Monday, 29 November 2010

postheadericon The Cold Shower (London Screenwriters' Festival – Pt.3)

How to break in and build professional connections

In the session Should I write a spec script? Kate Harwood explained how desperate BBC editors could become when trying to hold on to talented new writers. A frustrated audience member asked; ‘If you’re desperate for writers and there are all these writers here desperate for work; what’s going wrong?’. Obviously there’s a disconnect here somewhere, but to me its fairly obvious what it is – money. Not just at the BBC, but in the industry as a whole; there’s limited money to invest in development and even less to invest in developing new writers.

In his session, Tony Jordan lamented the loss of a writers’ shadowing scheme that operated on Eastenders. This would run through the year allowing writers to follow the scripting process and write their own shadow version of an episode. Since their script wasn’t going to be broadcast there was room on this scheme for writers of varying experience. In his opinion, replacing this system with the Writer’s Academy is an example of how hard it is for writers these days to break in.

Say the Academy takes eight writers and they each get to write broadcast scripts for a number of shows. This does two things – it ties up a lot of new opportunities into the hands of a few writers. It also raises the bar for those applying to the scheme. If they’re expected to write broadcast scripts then the BBC will want to select very strong, fairly experienced writers. Therefore its almost not a new talent scheme at all.

Kate Harwood wasn’t 100% sure if the shadow scheme was still running and I’ve heard of similar schemes on other BBC shows, so maybe some still exist, (worth looking into). With budgets being cut on every front though, we can only expect investment in writer development to decrease, at least in the short term. Where screen agencies were sometimes able to give promising new writers development funds simply to hone their experience or spec script, this sort of opportunity is becoming limited. The regional agencies themselves are about to be merged into three hubs; north, central and south in a bid to streamline costs. Profit squeezed indies have less to feed back into development, some talent schemes are disappearing. I say all this not to put a downer on your day, but just because all writers should be aware of the reality of what it looks like from the other side of the table. Regardless of whether they’d like to or not, most producers don’t have funds to invest in developing new writers. Mostly they need to find writers who’ve already put in the leg work and can hit the ground running.

For me this is the disconnect; the source of the chasm between producers and the majority of emerging writers; the considerable time and money it takes to turn raw talent into skill and experience. There are a few things we can do about it, such as campaigning wherever we can on the importance of investment in all aspects of development. But in terms of what every emerging writer can do for themselves:

1. Invest in our own development
Any career needs a degree of personal investment; whether its years of practice and training, or capital up front to start a business. Deciding to make a business investment in your own development as a writer could help tackle the creeping suspicion that you’re wasting your time when you write a spec script. Every business needs R&D, test runs, equipment, so this perspective may also help justify investing in a ticket to a festival, travel to a networking opportunity, or a script editor to work with. Obviously it depends if we realistically have any spare money or time to invest. But until a writer has developed enough for someone else to put their cash on the line, we all need to make that mental leap for ourselves. Talent may be an unknowable quotient, but even Mozart put in thousands of hours of learning before he was recognised as a child prodigy. To bridge the chasm and become someone producers want to talk to, we inevitably must bear the initial financial risk and invest in our own period of talent development.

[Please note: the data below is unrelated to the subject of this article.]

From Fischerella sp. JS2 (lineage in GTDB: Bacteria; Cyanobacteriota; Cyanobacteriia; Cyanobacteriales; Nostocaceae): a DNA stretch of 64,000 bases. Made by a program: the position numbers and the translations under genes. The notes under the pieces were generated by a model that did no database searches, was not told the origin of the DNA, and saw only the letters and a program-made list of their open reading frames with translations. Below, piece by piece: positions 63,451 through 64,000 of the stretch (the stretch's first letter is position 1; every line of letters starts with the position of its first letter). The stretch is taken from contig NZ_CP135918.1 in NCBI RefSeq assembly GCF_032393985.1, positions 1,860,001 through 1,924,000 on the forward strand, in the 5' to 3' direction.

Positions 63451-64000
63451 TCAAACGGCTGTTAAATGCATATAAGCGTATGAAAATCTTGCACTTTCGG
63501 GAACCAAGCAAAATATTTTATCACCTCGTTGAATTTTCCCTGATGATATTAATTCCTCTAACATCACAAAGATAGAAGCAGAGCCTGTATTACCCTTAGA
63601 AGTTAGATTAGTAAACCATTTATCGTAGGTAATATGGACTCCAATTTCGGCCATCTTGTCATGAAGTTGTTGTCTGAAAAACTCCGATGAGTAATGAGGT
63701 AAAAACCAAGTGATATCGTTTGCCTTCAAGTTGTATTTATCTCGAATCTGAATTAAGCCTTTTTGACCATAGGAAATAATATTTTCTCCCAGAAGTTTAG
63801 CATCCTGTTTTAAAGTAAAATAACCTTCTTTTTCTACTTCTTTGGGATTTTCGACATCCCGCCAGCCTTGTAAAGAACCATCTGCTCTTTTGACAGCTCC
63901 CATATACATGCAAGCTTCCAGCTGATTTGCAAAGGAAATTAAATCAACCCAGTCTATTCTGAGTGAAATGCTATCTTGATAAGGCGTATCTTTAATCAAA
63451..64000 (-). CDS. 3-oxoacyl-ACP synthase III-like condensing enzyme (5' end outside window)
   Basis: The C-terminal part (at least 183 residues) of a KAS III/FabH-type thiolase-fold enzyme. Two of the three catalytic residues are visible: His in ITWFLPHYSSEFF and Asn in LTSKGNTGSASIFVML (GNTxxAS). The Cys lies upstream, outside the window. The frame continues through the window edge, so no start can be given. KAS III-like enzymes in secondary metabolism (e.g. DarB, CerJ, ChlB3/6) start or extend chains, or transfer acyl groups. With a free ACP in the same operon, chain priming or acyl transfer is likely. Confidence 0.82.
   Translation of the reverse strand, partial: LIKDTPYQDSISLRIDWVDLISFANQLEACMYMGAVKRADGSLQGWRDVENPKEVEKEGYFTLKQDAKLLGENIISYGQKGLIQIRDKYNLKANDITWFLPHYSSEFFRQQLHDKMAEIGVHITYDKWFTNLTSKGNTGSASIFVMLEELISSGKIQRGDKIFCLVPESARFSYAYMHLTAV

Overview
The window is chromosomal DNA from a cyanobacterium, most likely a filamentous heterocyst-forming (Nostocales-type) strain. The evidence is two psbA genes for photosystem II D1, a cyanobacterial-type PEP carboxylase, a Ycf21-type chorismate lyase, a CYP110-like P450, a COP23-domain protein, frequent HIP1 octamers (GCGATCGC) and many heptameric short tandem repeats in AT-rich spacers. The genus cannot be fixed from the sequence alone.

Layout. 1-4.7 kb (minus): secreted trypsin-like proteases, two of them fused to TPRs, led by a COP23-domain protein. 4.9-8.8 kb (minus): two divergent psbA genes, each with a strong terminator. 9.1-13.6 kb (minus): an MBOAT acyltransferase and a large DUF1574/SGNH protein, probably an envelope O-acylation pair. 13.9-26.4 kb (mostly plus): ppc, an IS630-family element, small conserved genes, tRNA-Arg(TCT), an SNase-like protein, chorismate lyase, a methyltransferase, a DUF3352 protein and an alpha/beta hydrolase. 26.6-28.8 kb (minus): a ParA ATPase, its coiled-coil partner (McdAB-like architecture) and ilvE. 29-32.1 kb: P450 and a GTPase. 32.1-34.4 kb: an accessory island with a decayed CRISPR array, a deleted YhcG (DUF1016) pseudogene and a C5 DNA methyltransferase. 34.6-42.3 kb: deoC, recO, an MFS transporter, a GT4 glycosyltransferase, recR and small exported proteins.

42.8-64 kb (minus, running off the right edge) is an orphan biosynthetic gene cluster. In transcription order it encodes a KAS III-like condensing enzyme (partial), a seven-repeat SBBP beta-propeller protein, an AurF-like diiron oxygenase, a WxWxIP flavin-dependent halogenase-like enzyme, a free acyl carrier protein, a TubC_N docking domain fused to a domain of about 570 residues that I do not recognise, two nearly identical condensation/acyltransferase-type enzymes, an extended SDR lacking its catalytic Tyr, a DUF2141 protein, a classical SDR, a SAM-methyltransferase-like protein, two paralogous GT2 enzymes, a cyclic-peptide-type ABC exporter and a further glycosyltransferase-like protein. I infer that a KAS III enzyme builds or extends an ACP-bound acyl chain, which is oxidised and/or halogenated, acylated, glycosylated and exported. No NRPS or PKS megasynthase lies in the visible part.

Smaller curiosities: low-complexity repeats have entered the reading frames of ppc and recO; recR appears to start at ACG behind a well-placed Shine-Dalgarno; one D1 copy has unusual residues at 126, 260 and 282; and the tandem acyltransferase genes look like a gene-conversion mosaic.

2. Understand the development process and the perspective of the producer

Tony Jordan shared an interesting insight on this subject (and bear in mind this is a writer/producer who actively supports new writers). He said he’s not interested in seeing a three page treatment for a TV series from a new writer. He wants to see a script. Not only that but; ‘I don’t want to see it until it’s the 10th draft and you’re really happy with it and proud of it and think it’s the best you can do’. He’s come across new writers who balk at this, but look at it from his perspective: Is this a man who’s lacking ideas of his own, or access to established writers with great ideas? Why should he back your proposal unless he can see your talent to deliver? The same is true for any creative company; they won’t be lacking ideas and much of what they develop may well originate in-house. What all producers need, however, is relationships with talented writers who can deliver.

As Andy Briggs and Daniel Martin Eckhart pointed out in their panels, its all about being ready when a door opens to you. Maybe someone likes a script you wrote, but what if they want to see more? Do you have a few more you can pull out of the draw? What if someone actually wants to hear some of your ideas, do you have plenty up your sleeve if they shoot the first couple down?

Obviously the ideal is to be paid to develop our ideas from a three page treatment, but it’s rare until a writer earns their stripes developing their speculative projects and putting in work on other people’s material. There are one or two golden opportunities that come along, like the recent Shine competition. But, they had 700 entries and you can bet that the winner has put in their trench time elsewhere.

So where are the opportunities for newer writers to cut their teeth? Well, low budget productions of all kinds always need emerging writers because they can’t afford the established ones. The pay won’t be great but at least it may be something and you’re gaining experience and a credit along the way. Breaking in at this level, the burden of proof is not quite as strong. You still need some track record and sample scripts to prove that you’ve mastered the basics and that you have some flair and voice, but you won’t be expected to be perfect. This is because your share of responsibility is likely to be small. There'll be a supporting team around you to guide your work and take over if you can’t deliver. This is also the principle of many high profile, ‘entry’ level writing opportunities such as a first slot on Eastenders or winning the Red Planet prize. People will take a chance on you if the risk is small and there is a back up plan firmly in place.

Risk aversion is the natural inclination of producers and commissioners where jobs and sometimes even companies can be on the line if they don’t come up with the goods. Development is expensive so funds must be invested as securely as possible in projects and writers with the best chance to deliver. Understanding the producer’s perspective and problems seems an invaluable tool for a writer. They’re not the enemy guarding the gate, but are constantly looking out for viable new investments. Its up to us to become the reassuring solution they so desperately seek.